Column #443 Come on in little kiddies. Be nice. Don’t swear. Enjoy friendly banter with a CONVICTED SEX OFFENDER!
Monday, February 25, 2013
Come on in little kiddies. Be nice. Don’t swear. Enjoy friendly banter with a CONVICTED SEX OFFENDER!
This column was first published in 2009. Ultimately and to their great credit, the “offending” darts forum rid itself of the sex offender who was frequenting the site. In recent months however this same individual has reappeared at a number of newer darts forums and, reportedly, has even begun showing up at tournaments. On Facebook he calls himself JD Maine. At darts websites he calls himself JD or JD3. In real life he is John Doyle.
But here’s who he really is: John Doyle.
Beware dart people!
Today’s question is: Can a privately owned (darts) website forum ban someone from participating for no reason other than that they have been convicted of a sex crime and are listed on the National Registry of Sex Offenders?
The answer, according to the legal experts is unequivocally yes. A privately owned website is by definition the personal electronic property of the owner and as such the owner is free to restrict access to whomever he or she wishes to for whatever reason. No legal right exists for someone to be able to use another’s personal property. In fact, one of the underlying tenets of personal property is to be able to exclude others from use if you so choose.
So, the law is clear. Just as a privately owned country club can deny membership to Jews or African Americans, any darts website owner in this country would be within his or her rights to ban the participation of any person for any reason whatsoever.
Whether one agrees with the law – whether one considers it to be fair or ethical, right or wrong – is an entirely different matter.
Now to the matter that prompted the above…
One might reasonably ask: Why does a certain darts website – which prides itself on being family-oriented – to the extent that screen names and avatars considered to be offensive by the owner are expressly prohibited and even the use of certain combinations of letters and words (however inadvertently strung together and without any intent whatsoever to offend) automatically cause a poster to be diverted to the Federal Bureau of Investigation website – continue to allow a convicted sex offender to wile away time in a forum that children frequent?
It’s a bit of a mystery.
Here are a few facts…
Well known to the owner and many of the moderators of the website in question is the knowledge that a certain male forum participant, when 34 years of age, was convicted of 1st Degree Sexual Abuse (against a 9-year old girl), served three years in prison, was released, is now listed on the National Sex Offender Registry, and considered a Sexually Violent Offender.
The individual concerned is not allowed to frequent places selling alcohol primarily for on site consumption. They are not allowed to hold a driver’s license. They must live by a curfew. And they are prohibited from contact with any child under 18 years of age.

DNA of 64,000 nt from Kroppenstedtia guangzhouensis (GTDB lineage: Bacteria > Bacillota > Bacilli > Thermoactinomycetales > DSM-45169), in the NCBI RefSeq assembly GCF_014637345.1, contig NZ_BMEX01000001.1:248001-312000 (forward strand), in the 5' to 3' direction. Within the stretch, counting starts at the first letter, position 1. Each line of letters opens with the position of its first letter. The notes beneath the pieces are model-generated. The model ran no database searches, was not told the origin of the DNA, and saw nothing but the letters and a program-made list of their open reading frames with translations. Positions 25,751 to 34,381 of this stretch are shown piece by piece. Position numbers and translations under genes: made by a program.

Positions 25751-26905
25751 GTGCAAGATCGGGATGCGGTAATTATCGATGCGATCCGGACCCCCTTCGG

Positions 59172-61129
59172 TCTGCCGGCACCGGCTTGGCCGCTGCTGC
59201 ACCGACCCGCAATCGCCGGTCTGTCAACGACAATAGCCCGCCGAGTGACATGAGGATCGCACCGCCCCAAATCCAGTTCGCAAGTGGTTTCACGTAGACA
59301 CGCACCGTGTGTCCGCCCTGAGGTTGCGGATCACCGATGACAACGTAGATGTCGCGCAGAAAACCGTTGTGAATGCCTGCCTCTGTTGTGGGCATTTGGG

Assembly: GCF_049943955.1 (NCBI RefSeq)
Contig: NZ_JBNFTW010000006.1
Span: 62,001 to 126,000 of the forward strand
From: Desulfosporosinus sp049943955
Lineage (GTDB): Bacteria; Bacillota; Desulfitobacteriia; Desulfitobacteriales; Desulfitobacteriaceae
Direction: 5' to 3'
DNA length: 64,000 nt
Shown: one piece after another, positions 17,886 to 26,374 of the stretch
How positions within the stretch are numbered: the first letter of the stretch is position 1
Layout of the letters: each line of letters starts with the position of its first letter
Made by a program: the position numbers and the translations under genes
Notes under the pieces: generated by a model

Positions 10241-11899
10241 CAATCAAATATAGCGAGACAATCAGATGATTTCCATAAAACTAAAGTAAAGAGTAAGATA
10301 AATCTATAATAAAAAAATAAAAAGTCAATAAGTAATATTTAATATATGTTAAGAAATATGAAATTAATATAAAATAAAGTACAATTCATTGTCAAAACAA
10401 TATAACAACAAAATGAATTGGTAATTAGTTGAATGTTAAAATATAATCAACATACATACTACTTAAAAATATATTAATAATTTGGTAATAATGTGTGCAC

Yet this individual is permitted by the website owner (who welcomes visitors to his site with, in part, the following words: Please bear in mind… that children read much of the site and… we try to moderate the site to keep it friendly and clean…) to hang out with the kiddies at his darts website.
Perhaps there is nothing unusual about this…
I think not.
Ponder for a moment just what is 1st Degree Sexual Abuse according to Section 130.65 of the Criminal Code of the state in which this individual was found guilty and convicted?
Here’s the definition: A person is guilty of sexual abuse in the first degree when he or she subjects another person to sexual contact: 1) by forcible compulsion; or 2) when the other person is incapable of consent by reason of being physically helpless; or 3) when the other person is less than eleven years old.
So… two questions arise:
First, although the law provides the owner the absolute legal right to ban the individual in question would it be fair and ethical, right or wrong, to do so?
Second, and perhaps even more important, is there something oddly incongruent, even hypocritical, about proclaiming your website to be a safe place for children while at the same time knowingly allowing the individual in question to spend time wandering about your property?
For many people, based on their own personal experience, there is often a fine line separating what is fair and ethical, right and wrong – so it is understandable that for some the answer to the first question can be difficult to find. My personal view is that while it is outrageous to ban anyone from anywhere on the basis of religion, race, or ethnicity it is equally outrageous not to severely limit the activities of individuals (regardless of whether they have “served their time”) who have a history and propensity for criminal sexual behavior, particularly directed at children.
But personal experience notwithstanding, the second question must be answered in the affirmative. Should the individual concerned be permitted to continue to frequent the website one must conclude that the owner’s family-oriented proclamations are little more than a sham to give the site a moral legitimacy it doesn’t deserve.
From the Field,
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